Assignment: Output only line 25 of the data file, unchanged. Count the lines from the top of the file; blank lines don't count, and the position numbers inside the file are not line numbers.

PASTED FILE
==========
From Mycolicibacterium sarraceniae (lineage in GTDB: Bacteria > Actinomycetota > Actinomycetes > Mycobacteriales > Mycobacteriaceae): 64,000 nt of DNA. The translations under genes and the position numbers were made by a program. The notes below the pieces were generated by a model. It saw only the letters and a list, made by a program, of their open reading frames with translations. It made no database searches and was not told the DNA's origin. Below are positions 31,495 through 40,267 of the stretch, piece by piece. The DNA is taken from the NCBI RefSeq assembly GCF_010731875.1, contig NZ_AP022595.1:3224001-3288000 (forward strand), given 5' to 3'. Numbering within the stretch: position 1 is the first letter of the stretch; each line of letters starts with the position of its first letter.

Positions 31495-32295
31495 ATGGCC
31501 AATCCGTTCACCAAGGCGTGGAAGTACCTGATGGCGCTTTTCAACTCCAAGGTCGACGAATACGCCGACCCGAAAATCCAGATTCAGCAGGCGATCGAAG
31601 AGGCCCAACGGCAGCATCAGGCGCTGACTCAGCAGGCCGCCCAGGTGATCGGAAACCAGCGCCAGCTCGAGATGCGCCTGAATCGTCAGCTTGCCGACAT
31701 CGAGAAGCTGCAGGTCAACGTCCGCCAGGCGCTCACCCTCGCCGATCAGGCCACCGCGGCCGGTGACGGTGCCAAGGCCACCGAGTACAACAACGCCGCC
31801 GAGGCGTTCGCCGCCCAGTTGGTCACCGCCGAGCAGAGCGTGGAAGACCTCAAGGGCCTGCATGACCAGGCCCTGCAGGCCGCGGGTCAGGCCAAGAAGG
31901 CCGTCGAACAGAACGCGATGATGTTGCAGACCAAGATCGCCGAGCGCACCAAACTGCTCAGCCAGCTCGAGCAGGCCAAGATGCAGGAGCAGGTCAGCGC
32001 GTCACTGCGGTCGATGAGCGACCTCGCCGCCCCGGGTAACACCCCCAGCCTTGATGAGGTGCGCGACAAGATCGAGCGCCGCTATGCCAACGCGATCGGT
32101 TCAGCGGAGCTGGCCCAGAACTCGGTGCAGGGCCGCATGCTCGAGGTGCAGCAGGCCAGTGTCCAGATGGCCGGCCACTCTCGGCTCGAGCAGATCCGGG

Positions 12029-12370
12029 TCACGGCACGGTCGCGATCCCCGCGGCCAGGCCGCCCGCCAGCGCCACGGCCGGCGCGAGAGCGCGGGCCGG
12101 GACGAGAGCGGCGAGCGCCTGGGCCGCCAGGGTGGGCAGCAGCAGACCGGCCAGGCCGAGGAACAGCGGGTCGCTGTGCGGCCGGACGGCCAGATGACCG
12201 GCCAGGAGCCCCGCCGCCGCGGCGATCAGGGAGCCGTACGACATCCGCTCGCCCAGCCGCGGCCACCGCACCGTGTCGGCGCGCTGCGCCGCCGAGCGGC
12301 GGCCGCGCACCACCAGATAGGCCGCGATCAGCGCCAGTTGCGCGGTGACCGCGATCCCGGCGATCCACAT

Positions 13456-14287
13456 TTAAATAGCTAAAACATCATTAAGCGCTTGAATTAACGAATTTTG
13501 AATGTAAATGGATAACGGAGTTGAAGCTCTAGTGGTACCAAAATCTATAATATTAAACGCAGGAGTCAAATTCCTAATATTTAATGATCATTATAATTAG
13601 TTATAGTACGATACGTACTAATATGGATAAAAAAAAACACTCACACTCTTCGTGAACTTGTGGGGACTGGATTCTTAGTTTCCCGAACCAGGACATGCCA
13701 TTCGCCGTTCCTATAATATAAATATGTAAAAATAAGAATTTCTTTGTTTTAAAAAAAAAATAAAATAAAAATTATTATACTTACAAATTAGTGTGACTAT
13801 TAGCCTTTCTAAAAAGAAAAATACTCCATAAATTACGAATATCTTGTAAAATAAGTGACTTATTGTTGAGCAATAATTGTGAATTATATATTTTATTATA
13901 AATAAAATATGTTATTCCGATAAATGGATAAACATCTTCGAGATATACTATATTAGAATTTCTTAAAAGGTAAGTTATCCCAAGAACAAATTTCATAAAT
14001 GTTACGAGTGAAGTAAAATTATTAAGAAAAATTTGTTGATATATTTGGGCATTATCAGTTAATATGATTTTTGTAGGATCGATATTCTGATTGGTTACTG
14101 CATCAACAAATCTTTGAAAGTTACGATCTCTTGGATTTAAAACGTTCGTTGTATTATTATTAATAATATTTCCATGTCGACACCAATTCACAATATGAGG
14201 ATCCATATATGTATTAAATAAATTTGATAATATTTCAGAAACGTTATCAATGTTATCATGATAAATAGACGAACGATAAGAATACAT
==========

14201 ATCCATATATGTATTAAATAAATTTGATAATATTTCAGAAACGTTATCAATGTTATCATGATAAATAGACGAACGATAAGAATACAT